A Tennessee man has filed a product liability lawsuit that alleges he developed a serious fungal infection as a result of side effects of Humira, an Abbott Laboratories arthritis drug.
The Humira infection lawsuit was filed by Frederick Delano, 69, in U.S. District Court for the Western District of Tennessee against the drug maker. The complaint claims that Abbott failed to adequately warn consumers that the arthritis drug could cause fungal infections in a timely manner.
Humira (adalimumab) is a tumor necrosis factor blocker, also known as TNF blocker, which was approved by the FDA in 2003 for treatment of rheumatoid arthritis. It later gained approval for treatment of psoriatic arthritis, ankylosing spondylitis, Crohn’s disease, moderate to severe chronic psoriasis and juvenile idiopathic arthritis, which was previously called juvenile rheumatoid arthritis. The drug pulled in sales of $6.5 billion in 2010.
In September 2008, the FDA issued a warning to health care professionals that Humira and other TNF blockers, including Enbrel, Remicade and Cimzia, carried the risk of fungal infections, including histoplasmosis, blastomycosis and coccidioidmycosis. Some of those infections could be life-threatening, the agency warned.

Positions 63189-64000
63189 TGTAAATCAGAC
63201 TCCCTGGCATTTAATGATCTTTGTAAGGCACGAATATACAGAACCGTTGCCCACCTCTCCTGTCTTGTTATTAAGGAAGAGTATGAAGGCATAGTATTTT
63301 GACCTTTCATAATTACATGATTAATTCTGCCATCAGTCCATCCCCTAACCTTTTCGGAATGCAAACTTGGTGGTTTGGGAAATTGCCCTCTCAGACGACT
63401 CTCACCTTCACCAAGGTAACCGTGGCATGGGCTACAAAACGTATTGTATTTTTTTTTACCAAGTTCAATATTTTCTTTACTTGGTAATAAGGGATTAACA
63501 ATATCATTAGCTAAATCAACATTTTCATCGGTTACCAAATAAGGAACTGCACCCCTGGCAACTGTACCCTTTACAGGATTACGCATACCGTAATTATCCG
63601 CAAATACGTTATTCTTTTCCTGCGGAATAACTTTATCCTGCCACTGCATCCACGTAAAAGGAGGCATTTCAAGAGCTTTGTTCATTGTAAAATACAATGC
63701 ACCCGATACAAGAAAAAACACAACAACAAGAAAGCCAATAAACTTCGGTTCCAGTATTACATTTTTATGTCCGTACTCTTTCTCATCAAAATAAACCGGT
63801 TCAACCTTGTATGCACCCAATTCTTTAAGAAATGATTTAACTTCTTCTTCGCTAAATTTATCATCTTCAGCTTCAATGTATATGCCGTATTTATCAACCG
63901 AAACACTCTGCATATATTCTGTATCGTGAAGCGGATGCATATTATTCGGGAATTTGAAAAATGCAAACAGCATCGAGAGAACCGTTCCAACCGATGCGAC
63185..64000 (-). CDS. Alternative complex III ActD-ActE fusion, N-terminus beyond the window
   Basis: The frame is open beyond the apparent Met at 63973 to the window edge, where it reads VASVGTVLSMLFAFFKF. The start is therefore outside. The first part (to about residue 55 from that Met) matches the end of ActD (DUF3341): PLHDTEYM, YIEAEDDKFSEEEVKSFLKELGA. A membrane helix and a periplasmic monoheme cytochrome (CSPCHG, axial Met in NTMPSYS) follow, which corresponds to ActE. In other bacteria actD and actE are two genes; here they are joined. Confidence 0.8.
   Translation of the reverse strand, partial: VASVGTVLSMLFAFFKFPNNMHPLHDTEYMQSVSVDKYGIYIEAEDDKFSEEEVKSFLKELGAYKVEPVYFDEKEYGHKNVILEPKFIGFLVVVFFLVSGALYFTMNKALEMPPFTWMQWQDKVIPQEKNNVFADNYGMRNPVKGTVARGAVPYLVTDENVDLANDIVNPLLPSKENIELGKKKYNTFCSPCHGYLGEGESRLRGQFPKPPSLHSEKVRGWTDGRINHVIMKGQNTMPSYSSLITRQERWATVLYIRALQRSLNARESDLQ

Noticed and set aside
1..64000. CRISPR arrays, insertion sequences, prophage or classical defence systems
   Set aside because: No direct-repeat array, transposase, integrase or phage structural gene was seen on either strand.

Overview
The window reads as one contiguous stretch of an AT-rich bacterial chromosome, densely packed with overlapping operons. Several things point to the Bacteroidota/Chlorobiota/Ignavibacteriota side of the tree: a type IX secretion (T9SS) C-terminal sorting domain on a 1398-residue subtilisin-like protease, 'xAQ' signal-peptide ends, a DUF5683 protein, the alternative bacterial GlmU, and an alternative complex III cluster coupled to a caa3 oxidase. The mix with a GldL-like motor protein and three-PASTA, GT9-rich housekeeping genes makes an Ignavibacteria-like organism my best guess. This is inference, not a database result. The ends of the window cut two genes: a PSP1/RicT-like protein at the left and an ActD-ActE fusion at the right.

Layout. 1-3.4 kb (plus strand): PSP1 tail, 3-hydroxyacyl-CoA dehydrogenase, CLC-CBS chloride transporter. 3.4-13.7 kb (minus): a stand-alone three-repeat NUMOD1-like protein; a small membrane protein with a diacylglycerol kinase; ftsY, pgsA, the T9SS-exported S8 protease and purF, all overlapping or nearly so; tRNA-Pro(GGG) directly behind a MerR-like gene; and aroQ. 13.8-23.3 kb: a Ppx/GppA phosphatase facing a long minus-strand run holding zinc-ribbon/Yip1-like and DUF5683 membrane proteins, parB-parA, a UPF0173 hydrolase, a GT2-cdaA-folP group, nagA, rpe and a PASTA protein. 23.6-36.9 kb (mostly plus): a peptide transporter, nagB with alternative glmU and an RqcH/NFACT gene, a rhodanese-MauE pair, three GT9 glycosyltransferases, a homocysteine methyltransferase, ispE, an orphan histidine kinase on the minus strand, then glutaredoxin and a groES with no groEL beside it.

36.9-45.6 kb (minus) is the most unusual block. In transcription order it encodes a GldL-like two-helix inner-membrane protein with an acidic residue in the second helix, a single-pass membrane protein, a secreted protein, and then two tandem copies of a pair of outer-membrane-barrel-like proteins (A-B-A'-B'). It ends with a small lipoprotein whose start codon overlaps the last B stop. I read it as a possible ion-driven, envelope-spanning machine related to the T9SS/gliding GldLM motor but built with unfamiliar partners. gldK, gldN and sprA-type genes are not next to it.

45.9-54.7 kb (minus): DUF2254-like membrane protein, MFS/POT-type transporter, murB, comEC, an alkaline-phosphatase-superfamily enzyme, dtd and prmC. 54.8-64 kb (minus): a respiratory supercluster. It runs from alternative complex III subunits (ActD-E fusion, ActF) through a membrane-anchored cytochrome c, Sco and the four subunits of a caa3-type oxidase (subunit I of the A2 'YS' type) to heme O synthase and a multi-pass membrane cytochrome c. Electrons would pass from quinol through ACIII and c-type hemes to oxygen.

Delano was diagnosed with disseminated histoplasmosis in February 2009, after beginning treatment with Humira for psoriatic arthritis in October 2008.
In its warning just the month before, the FDA ordered a black box warning placed on all TNF blockers to alert patients to the risk and told the manufacturers to write a letter to health care providers. The lawsuit claims Abbott stalled on that letter until May 2010.
According to the FDA warning, people living in the Mississippi and Ohio River Valleys were at greater risk than average for the fungal infections. It also warned at the time that taking some other drugs like immune-suppressants could also increase the risk. Both of those factors applied to Delano.
The lawsuit claims that the infection almost killed Delano, and he is seeking compensatory and punitive damages against Abbott Laboratories.
In recent months, several Humira lawsuits have also been filed by individuals who developed nerve damage after taking the medication. Reports suggest that the medication may increase the risk of Central Nervous System (CNS) demyelination, which may lead to multiple sclerosis, optic neuritis, transverse myelitis, neuropathy or other nerve problems.